Parish garden project takes root at St. Mary, Bloomington

Photo Caption: Father Ric Schneider, OFM, pastor of St. Mary Parish in Bloomington, is joined in the parish garden by, from left, Rita Yordy, Mary Kramp and Steve Kuhn.

By: By Jennifer Willems

BLOOMINGTON — Faith has long been part of the landscape at the corner of Mason and Taylor streets here. Once the site of Christ Temple Pentecostal Church, the lot is now owned by St. Mary Parish and producing a different kind of good fruit.

Not content to grow a nice carpet of grass, parishioners have planted a garden that benefits St. Mary Parish and School, as well as the community. Not only does it include flowers, but butterfly bushes and a variety of vegetables.

The idea of a parish garden was put forth by Mary Kramp in January and quickly adopted by other members of the parish with green thumbs.
“It provides food for the (Loaves and Fishes) soup kitchen and the kids are involved, too. They planted some of the stuff they started in school,” said Father Ric Schneider, OFM, pastor. “I wanted to use the property and this is an ideal thing to do.”

The site was prepared by Tim Burkhart, a farmer who supplied the cow manure and a water tank and even came up with some cotton seeds so the students could see how it grows. Since the land has a nice slope, he suggested that strips of grass be left between the rows to prevent erosion.
Steve Kuhn planted 14 tomato plants and eight bell pepper plants and has taken responsibility for their care. There are a promising number of both taking shape already.

“I put in three kinds of lettuce, turnips, onions,” said Rita Yordy, a master gardener who weeds the garden and pinches back the “dead heads” as she talks on a recent afternoon. “The lettuce is done, so we double-cropped some green beans and some beets.”

She will plant lettuce again in the fall, since it is a good crop for the cool weather.

ENJOYED BY ALL
Donna Zvonar’s eighth grade class at St. Mary School planted pinto beans and observed their growth in the classroom during the spring. Before school was dismissed for the summer, the seedlings were donated to the parish garden and are right on schedule to be picked in October, according to Kramp.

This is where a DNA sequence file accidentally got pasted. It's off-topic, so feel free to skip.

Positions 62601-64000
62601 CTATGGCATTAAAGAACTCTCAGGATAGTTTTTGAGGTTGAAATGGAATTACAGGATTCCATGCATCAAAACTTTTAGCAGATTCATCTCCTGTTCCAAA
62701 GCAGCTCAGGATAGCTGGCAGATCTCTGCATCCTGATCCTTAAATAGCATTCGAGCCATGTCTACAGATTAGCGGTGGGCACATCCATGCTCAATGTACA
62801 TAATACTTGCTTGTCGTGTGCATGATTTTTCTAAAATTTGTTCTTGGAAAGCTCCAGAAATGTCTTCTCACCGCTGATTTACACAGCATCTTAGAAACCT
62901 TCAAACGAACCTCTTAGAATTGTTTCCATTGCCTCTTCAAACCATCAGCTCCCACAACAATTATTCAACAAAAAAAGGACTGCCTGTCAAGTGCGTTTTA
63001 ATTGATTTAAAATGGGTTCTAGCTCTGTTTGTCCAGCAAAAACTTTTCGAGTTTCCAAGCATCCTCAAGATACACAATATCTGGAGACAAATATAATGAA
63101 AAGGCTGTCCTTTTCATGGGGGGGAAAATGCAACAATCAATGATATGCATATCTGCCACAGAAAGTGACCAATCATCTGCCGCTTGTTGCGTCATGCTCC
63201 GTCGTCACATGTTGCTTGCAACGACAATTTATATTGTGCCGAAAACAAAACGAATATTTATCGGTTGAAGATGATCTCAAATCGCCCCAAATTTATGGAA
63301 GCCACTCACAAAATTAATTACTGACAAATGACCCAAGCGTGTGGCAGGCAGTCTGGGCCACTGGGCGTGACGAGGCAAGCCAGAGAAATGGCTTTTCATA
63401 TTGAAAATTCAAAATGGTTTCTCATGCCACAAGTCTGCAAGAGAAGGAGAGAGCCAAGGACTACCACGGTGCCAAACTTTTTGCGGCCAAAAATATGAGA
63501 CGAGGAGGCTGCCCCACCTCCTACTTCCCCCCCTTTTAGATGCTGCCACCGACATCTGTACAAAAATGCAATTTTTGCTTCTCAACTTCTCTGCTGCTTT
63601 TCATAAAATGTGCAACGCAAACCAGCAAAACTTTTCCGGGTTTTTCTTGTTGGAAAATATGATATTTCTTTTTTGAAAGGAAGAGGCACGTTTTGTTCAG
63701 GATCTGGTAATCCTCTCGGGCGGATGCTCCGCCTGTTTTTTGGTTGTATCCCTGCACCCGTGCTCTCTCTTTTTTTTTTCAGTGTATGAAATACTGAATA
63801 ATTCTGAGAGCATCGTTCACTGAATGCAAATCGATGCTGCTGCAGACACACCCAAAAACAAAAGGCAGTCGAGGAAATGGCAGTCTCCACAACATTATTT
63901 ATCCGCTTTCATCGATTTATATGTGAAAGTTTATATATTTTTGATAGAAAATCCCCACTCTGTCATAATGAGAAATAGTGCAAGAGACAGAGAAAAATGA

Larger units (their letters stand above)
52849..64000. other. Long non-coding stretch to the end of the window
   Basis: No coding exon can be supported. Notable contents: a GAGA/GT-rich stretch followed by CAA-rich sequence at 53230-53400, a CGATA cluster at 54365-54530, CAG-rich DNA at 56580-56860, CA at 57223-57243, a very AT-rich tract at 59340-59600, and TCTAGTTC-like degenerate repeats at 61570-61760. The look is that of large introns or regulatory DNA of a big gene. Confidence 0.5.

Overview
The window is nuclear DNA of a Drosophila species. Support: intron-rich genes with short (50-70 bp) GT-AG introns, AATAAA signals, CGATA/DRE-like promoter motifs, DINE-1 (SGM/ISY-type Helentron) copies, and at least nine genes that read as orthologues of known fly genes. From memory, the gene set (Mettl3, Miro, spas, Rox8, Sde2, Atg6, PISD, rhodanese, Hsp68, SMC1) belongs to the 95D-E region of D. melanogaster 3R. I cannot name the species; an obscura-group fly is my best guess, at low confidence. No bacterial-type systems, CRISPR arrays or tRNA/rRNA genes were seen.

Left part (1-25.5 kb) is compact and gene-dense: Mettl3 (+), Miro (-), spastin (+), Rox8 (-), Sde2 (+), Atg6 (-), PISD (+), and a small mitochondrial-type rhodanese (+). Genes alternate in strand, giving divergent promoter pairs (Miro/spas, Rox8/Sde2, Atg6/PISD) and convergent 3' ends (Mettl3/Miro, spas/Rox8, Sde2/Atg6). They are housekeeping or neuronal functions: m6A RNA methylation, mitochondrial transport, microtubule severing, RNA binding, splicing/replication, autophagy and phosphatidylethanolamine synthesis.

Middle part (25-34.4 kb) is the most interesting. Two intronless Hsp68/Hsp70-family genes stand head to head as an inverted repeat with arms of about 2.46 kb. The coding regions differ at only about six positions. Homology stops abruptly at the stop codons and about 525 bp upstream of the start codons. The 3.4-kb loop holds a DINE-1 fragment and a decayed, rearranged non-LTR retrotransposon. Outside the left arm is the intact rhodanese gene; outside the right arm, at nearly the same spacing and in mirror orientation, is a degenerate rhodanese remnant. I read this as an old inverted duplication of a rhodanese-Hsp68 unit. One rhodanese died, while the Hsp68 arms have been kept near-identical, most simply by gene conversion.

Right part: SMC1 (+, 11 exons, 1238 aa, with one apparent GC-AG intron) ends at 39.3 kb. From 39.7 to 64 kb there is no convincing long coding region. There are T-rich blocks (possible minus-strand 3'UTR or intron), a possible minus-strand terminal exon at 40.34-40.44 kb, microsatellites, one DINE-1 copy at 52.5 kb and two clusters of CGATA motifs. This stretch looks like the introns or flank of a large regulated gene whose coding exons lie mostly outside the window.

“I wanted to have some pumpkins so the kids could use them to decorate the school and the church,” she told The Catholic Post. She eventually decided to plant gourds as well as pumpkins and “they’ve taken over the place.”

The garden also has herbs, such as chives, parsley and dill.

“We asked the ladies in the kitchen what kind of spices they wanted. They said they use a lot of them,” Yordy said. The lettuce, herbs and other vegetables have already found their way into meals at Loaves and Fishes, an outreach of Clare House that the parish has hosted for more than 10 years.

“I bring my granddaughters on Tuesday and Thursday mornings because that’s when the soup kitchen is there,” Yordy explained. “I’ll go and tell the ladies what I’ve got for the day and ask how much they want of it. We’ve got a big basket and we just carry it over there. Today some of the people said, ‘There’s the garden girls!'”

She noted that the Franciscan priests have enjoyed it, too, since she always leaves fresh produce on their porch.

As they were planning the garden, St. Mary parishioners got a lot of help from the people at Holy Trinity in Bloomington. They have a “nice, big garden” and give away everything they grow, Kramp said.

As the garden continues to grow, so does parish involvement:

— Zachary Falasz, a student at University High School in Normal, is making a sign and working on landscaping for the garden as part of his Eagle Scout project;

— Master gardener Andrea Banicki, the librarian at St. Mary School, has helped to promote the garden among the teachers; and

— Sharon Hartrich Jackson, a parishioner who teaches at nearby Irving School, donated seeds and seedlings with the help of her students, fostering a nice relationship between the two schools.

“The other thing that’s fun about this is sometimes when we come out here and work, people stop by,” said Kramp, who comes every other day.

“We’re real proud of this and it’s fun for us.”

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